Here’s this week’s Media Mix, which is about a recent Supreme Court decision to deny Chosen high schools the right to receive central government tuition subsidies that all other non-public high schools in Japan receive. At one point in the column, there is a brief history of Chosen schools, which are associated with North Korea. As pointed out, there are also schools in Japan for ethnic Korean residents that are affiliated with South Korea, but they are fewer in number than Chosen schools. Of course, before the end of World War II, the Korean peninsula was a colony of Japan and thus Koreans were considered Japanese subjects. With the surrender of Japan in 1945, these individuals lost their Japanese nationality and, for the most part, Japan, not to mention the American occupying forces, expected them to return to their “home country.” Many Japan-resident Koreans had been brought over, some against their will, to work in Japan for the war effort, but there were also many who had been living in Japan for much longer. In any case, it wasn’t just a matter of suddenly packing up everything and moving back to Korea, which was in turmoil as the northern part of the peninsula fell under the sway of the communists in the chaos that resulted from Japan’s removal. For various reasons, the school system created by Japan-resident Koreans right after the war to teach the Korean language (banned under colonial rule) leaned toward the communist north, which is why the Americans eventually banned the schools at the urging of former Japanese imperialists who still had some influence.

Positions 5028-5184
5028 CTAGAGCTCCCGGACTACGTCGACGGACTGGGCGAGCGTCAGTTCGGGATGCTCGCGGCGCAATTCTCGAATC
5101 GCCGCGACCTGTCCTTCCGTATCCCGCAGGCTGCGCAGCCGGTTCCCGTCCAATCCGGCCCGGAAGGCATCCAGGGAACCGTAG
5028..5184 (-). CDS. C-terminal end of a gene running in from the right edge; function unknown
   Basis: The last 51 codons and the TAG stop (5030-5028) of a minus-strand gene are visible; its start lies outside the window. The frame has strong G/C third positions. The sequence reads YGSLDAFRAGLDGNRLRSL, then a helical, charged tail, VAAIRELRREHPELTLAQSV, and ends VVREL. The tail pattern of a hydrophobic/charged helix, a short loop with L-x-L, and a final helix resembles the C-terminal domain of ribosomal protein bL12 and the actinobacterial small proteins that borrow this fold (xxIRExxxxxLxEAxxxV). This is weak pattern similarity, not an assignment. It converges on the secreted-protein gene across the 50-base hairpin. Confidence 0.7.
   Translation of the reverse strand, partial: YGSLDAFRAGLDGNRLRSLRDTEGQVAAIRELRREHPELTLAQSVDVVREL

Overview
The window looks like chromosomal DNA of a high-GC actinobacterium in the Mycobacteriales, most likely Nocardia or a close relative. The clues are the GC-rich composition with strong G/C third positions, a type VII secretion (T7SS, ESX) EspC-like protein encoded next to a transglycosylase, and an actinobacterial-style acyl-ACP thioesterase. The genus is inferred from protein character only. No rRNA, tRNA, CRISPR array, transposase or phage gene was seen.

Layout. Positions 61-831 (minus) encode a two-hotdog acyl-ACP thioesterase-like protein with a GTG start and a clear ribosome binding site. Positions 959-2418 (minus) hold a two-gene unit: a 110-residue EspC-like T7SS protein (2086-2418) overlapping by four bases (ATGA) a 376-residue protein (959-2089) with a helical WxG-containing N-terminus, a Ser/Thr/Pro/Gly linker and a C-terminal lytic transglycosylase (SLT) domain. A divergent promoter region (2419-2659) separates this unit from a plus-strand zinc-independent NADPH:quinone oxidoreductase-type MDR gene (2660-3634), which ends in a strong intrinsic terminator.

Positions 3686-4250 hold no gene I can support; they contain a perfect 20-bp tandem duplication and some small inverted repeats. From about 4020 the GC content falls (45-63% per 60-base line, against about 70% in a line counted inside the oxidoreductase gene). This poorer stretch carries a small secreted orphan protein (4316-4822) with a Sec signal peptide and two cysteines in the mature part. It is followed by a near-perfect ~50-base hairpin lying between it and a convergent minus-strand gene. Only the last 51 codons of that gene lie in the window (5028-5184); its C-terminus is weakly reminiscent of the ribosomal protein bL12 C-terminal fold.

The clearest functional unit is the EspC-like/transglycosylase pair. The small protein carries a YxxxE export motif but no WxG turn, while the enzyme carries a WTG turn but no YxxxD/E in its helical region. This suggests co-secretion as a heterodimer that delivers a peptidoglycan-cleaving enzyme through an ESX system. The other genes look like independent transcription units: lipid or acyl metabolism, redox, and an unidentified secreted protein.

Later, after the Korean War effectively divided the peninsula, resident Koreans also split between those who favored the south and those who favored the north, and some residents did “repatriate” to their respective “homelands.” Those who aligned with South Korea were able to gain South Korean nationality, even if they didn’t move to South Korea, but those who aligned with North Korea and who didn’t move to North Korea have become basically stateless, and for a time North Korea and its representative in Japan, Chongryon, financially supported Chosen schools. Presently, it isn’t clear how much support Chosen schools receive from Chongryon, but reliable reports indicate it isn’t much, if, in fact, they receive any at all. Over the years, an increasing number of resident Koreans have opted to become naturalized Japanese, but many do not in the belief they would lose their Korean essence if they did. Nevertheless, almost all have lived their entire lives in Japan and could not imagine living anywhere else, including South or North Korea.
Here is a much more detailed explanation of the postwar situation of Japan-resident Koreans, as well as that of Okinawans.
Also, there is an earlier Media Mix column from 2013 that covers this same subject more contemporaneously.